Subaru replies, “I can’t do that. I can’t look at you the way I look at others. It’s impossible.” From episode 1, Subaru decides that Emilia needs his help. Even after it’s canon that she doesn’t, after Subaru learns that Emilia would actually have tracked Felt more quickly without him, he still clings to this made-up narrative that she needs him to help her, to protect her, to “save” her. Rewatching Re:ZERO it is starkly clear that she doesn’t need him for anything, but she wants him as a friend – and that’s not enough for Subaru.
And so, with nothing left to lose and a good chance this will all be undone in a death reset anyway, he tries to guilt her into feeling like she needs him, like she owes him something intangible and will do for the rest of her life. It doesn’t work on Emilia. Not everyone has her self-esteem, independence and social support though. How many people do you think have been told that they’re lucky to be with someone who has done so much for them? How many people do you think have believed this?
“She needs me by her side... I can save her. Once I do, I’m sure she’ll understand.”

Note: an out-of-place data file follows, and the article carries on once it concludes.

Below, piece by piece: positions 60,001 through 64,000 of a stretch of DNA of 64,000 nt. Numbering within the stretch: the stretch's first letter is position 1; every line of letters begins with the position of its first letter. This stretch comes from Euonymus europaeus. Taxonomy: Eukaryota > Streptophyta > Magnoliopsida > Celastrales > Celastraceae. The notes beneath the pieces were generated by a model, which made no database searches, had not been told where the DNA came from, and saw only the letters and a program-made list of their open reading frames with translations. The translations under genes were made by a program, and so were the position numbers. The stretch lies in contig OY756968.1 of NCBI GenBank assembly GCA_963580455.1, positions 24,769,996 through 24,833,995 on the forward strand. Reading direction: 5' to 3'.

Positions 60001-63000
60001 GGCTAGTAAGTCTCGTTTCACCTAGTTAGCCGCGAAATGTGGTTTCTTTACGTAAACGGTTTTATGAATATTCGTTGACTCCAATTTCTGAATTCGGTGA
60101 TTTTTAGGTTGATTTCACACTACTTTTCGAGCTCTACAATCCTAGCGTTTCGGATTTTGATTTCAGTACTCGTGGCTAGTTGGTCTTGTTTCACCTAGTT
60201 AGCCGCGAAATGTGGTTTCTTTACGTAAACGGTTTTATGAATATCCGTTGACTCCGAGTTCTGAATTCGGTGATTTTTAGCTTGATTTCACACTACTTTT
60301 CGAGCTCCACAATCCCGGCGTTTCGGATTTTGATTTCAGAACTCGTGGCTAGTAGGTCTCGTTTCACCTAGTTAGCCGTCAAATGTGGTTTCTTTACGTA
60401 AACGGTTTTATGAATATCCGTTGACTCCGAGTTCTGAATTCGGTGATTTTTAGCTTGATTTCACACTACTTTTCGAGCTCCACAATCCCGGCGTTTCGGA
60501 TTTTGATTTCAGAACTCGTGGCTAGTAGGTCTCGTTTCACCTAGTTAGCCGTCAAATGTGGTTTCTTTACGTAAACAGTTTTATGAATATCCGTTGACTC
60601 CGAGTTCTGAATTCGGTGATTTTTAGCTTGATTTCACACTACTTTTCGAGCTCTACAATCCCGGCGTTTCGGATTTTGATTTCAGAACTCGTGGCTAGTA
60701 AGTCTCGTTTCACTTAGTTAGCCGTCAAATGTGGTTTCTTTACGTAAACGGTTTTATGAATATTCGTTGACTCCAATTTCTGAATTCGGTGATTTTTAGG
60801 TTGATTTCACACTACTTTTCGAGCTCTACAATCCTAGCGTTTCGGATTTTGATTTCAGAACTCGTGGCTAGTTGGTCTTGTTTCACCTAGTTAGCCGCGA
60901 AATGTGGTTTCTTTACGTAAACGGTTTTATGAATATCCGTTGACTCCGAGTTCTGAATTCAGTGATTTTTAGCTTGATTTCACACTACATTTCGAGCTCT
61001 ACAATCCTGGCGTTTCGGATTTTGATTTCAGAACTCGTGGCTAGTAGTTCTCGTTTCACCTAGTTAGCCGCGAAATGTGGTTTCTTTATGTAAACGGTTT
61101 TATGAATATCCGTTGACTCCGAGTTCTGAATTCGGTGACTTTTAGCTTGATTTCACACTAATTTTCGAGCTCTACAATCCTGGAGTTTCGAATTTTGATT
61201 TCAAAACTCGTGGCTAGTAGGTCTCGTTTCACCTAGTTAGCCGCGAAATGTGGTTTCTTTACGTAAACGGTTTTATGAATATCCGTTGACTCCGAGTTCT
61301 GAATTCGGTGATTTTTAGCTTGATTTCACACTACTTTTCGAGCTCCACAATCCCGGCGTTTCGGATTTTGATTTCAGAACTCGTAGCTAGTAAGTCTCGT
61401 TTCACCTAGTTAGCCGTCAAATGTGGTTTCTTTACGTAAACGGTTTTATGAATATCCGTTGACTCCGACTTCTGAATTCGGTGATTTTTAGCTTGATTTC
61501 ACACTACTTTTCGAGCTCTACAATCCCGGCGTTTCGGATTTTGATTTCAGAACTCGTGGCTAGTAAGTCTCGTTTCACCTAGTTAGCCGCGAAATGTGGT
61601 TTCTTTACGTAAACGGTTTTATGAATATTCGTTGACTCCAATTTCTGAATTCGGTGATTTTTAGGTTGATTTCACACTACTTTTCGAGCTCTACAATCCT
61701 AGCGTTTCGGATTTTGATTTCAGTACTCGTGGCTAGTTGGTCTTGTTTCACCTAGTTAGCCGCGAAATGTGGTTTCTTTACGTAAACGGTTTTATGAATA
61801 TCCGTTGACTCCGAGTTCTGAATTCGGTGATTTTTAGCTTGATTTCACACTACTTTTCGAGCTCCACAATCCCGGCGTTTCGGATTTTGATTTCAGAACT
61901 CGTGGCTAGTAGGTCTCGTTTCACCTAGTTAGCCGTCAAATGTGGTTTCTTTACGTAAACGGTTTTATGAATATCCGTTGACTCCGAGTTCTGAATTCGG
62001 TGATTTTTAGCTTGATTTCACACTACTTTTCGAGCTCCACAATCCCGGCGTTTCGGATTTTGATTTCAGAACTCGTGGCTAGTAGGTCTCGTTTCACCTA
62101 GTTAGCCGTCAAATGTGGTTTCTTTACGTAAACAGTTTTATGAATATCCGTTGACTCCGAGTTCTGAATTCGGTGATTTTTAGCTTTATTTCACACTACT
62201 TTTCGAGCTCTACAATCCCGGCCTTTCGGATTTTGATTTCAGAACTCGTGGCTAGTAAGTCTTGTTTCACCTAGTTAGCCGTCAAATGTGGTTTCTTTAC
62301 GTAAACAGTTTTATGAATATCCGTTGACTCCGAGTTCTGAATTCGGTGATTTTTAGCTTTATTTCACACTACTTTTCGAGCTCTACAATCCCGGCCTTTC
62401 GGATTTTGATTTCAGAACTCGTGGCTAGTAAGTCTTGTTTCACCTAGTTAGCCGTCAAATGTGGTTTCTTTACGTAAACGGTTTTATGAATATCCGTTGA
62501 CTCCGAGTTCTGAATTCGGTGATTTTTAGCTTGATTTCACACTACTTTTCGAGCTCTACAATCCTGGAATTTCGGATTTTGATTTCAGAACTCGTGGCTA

Friendzoned. White Knight. Nice Guy(TM). We have a number of ways to label the type of problematic masculinity Subaru represents by episode 14, because people like Subaru are so common. Re:ZERO became one of the most subversive and challenging anime of the year so far by making their likeable main character unlikeable after encouraging their viewers to identify with him. Moreover, they made him a very specific type of unlikeable which many women in particular have experienced, without contradicting earlier characterisation, making their hero into a villain or making their love interest unsympathetic. Subaru is not a “bad boy” with dark appeal. He is not an anti-hero, ambivalent to the love and approval of people around him and reluctantly doing the right thing anyway. He is caring, warm and sincere, but also angry, arrogant and entitled... And Emilia is every person out there trying to keep a valued friend without misleading them or allowing them to cross lines.
Everyone brings their experiences to the consumption of media products. It’s how we form such different interpretations of exactly the same text. I am not criticising anyone who holds a different interpretation of Subaru and Emilia’s relationship, or who doesn’t think that Subaru’s behaviour crosses any lines or caused Emilia any concern. But if you picked up on the same red flags I did in early episodes and found the extensive praise for Subaru’s likeability and relatability as uncomfortable as I did, here is confirmation that you are not the only one viewing it through that lens.